A wildlife park owner believes a previous Tasmanian devil release could have been a failure because the results of the trial have not been released.
It comes after several wildlife facilities refused to participate in an upcoming devils release in Stony Head, arguing it would place healthy devils at risk by putting them in a disease-ridden environment.
Last year, 20 devils were released into Narawntapu National Park as part of the beginning of a vaccination trial, which hoped to investigate whether a cure could be found for the Tasmanian Devil Facial Tumour Disease.
The Menzies Research Institute is working with the program in order to conduct an immunisation trial on the Tasmanian devils.
Menzies Institute for Medical Research Professor Greg Woods said it was too early to make an assessment on Narawntapu, as only a few devils had been trapped and remained healthy.
A spokesperson for the Department of Primary Industries, Parks, Water and Environment said that five out of the 20 devils released have since been hit by cars and died.
In the hope to save the species from extinction, the Save the Tasmanian Devil Program will next month release 32 devils into the wild at Stony Head, with half of those provided by an insurance population.
Trowunna Wildlife Park owner Androo Kelly believed Narawntapu was a failure as numerous questions remained unanswered about the vaccine and its effectiveness.
He said he offered four devils for the Stony Head program with one being taken for the release, though he remained skeptical.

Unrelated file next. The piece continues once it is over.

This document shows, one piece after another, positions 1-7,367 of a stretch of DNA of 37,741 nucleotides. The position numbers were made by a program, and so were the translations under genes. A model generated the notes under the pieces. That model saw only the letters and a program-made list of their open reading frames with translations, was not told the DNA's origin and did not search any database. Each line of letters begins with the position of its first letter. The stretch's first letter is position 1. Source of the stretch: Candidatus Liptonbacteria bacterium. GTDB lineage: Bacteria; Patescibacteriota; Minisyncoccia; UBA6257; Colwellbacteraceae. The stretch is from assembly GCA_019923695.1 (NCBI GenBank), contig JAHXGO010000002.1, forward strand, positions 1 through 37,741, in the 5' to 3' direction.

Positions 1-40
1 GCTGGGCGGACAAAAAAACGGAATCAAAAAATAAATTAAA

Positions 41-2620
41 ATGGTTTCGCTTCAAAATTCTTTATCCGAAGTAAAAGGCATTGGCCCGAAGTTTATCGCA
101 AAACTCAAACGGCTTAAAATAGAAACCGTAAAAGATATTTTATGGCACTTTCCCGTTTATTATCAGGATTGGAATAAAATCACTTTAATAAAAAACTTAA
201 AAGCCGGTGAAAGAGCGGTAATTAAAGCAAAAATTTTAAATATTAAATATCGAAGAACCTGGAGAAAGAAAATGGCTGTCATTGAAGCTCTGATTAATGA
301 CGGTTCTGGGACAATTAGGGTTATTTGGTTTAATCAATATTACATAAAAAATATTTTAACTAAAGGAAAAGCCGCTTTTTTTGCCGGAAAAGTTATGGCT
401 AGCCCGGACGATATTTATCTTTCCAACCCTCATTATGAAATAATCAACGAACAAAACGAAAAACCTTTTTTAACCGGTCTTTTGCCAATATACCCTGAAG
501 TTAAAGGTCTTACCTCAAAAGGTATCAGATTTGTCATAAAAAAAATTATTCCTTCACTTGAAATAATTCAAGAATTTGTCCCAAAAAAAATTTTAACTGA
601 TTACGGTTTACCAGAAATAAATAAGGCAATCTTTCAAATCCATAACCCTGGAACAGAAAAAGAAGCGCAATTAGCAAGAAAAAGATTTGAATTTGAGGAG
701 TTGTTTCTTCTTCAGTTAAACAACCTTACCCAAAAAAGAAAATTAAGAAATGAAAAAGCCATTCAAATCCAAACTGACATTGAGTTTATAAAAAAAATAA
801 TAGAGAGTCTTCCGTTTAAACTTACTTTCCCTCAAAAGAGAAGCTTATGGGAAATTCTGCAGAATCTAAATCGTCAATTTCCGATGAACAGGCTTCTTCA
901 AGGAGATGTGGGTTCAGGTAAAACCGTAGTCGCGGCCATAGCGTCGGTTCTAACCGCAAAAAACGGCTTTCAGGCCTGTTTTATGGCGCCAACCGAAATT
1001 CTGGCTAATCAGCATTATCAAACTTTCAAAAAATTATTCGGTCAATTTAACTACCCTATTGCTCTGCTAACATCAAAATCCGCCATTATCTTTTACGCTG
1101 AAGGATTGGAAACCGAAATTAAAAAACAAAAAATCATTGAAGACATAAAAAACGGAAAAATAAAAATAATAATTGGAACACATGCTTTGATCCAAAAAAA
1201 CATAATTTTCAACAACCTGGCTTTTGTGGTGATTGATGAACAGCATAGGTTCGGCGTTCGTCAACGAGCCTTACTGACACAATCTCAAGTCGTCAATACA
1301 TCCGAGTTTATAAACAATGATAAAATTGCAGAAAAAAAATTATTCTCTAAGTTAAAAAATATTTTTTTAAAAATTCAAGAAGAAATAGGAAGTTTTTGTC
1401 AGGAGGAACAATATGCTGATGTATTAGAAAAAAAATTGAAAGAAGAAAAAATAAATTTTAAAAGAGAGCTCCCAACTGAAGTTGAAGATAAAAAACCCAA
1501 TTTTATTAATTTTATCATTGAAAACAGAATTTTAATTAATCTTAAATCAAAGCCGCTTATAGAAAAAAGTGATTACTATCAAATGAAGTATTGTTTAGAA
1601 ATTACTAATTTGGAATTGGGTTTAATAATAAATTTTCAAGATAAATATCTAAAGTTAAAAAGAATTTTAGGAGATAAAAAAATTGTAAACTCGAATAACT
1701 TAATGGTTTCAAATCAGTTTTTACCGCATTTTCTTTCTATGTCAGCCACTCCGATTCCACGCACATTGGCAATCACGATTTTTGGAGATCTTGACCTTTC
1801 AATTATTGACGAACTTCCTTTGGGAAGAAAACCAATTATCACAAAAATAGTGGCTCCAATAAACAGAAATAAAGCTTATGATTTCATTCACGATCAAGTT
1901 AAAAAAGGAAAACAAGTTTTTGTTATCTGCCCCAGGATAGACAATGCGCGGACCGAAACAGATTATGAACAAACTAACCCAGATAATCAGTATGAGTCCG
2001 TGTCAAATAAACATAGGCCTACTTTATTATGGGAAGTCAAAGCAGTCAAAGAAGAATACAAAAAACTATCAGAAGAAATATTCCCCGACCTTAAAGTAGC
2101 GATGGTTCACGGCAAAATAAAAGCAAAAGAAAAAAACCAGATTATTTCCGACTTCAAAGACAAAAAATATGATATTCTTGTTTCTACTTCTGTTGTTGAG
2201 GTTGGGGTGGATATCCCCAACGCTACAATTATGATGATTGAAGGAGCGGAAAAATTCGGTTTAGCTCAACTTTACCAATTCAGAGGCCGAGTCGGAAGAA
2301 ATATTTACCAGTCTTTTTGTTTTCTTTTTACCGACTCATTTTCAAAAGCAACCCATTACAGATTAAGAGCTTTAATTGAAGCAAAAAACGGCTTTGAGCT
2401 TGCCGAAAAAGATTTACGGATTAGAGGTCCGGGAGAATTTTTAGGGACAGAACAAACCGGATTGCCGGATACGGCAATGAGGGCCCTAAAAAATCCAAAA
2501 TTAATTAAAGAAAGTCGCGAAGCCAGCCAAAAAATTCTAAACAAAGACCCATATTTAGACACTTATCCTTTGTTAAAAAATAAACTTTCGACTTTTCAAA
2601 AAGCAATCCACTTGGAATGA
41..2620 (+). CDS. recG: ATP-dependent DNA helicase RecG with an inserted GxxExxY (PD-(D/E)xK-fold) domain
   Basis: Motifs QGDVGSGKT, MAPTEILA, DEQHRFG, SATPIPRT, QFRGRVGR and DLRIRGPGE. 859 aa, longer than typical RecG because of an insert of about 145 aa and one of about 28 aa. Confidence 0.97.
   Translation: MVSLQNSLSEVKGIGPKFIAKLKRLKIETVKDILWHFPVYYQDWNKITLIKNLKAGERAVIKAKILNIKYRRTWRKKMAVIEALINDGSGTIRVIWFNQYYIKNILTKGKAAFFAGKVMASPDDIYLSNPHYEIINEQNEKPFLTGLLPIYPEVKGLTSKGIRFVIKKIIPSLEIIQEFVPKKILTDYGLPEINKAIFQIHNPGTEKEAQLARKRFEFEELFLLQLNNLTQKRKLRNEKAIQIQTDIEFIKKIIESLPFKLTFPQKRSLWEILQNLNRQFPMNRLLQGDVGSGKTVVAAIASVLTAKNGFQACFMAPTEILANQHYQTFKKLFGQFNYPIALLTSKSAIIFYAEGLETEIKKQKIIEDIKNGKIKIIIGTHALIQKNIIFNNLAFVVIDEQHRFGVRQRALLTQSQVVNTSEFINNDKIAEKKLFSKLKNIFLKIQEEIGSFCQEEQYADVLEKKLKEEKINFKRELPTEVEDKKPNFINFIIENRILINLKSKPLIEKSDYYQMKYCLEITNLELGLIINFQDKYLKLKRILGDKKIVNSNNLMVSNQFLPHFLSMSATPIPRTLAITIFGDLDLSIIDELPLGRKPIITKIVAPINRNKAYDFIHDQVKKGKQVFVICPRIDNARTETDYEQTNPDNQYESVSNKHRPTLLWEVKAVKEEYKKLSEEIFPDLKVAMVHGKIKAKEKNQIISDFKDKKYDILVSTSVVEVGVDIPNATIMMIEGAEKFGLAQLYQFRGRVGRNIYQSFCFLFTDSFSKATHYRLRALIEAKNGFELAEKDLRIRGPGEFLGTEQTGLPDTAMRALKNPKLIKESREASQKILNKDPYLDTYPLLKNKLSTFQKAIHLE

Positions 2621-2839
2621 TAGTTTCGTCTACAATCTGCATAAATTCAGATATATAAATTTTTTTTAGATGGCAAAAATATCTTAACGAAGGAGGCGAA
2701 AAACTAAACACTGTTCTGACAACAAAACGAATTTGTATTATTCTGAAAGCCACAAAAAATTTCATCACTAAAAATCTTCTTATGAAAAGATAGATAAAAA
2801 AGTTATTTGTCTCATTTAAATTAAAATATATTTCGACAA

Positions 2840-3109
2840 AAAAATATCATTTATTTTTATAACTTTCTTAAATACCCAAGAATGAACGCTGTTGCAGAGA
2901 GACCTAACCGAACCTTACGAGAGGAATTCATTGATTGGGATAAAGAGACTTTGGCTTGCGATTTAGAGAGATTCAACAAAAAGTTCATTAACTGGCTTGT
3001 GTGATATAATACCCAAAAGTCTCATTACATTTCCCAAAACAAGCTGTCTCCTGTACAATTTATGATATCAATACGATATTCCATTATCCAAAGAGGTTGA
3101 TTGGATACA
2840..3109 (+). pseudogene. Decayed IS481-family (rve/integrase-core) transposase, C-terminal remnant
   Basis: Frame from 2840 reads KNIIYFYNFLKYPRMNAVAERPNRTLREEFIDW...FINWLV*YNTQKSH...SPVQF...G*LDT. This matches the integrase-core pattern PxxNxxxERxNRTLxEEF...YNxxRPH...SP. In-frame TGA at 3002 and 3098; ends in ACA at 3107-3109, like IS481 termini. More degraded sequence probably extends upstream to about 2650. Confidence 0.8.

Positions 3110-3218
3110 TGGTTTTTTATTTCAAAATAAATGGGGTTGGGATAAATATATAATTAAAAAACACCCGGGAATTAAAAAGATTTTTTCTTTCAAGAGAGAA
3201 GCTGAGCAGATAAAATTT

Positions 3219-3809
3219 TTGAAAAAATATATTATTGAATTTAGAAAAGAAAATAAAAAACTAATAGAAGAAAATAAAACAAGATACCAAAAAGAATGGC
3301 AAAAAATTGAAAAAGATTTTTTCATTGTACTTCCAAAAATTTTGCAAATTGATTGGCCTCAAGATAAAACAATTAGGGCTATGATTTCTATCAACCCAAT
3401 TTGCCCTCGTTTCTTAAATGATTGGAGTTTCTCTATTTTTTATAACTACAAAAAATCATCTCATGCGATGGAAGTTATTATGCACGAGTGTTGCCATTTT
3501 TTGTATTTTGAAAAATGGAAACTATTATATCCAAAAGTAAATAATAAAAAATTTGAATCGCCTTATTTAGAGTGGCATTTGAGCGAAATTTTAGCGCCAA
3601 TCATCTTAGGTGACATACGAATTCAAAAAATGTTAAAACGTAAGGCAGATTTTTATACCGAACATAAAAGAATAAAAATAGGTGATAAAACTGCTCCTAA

Professor Woods argued the upcoming Stony Head release was the only way to test the effectiveness of the vaccine in the wild in a variety of scenarios.
“This is just a small trial to be monitored. If it's not going well, it will be stopped and not done again.”
But Mr Kelly argued that the Save the Tasmanian Devil Cressy Quarantine Facility would provide a safer environment to test the devils.
“It’s a multi-function facility. It’s a big facility that quarantines devils so you can have diseased devils there...those healthy ones don’t lose their biosecurity status or category status,” he said.
Professor Woods was contacted in response to this claim, but could not be reached for comment.
He said it could take between five to 15 years to develop a vaccine, particularly if the researchers don’t get a good response at Stony Head.
“If they do come down with the disease that will be terrible for the animals, but it also tells us a really important finding is that the vaccine that we're working on needs to be improved,” Professor Woods argued.
The spokespersons for DPIPWE said that the devils would be tracked at Stony Head post-release using a GPS monitoring system, and monitored at regular periods as per previous releases.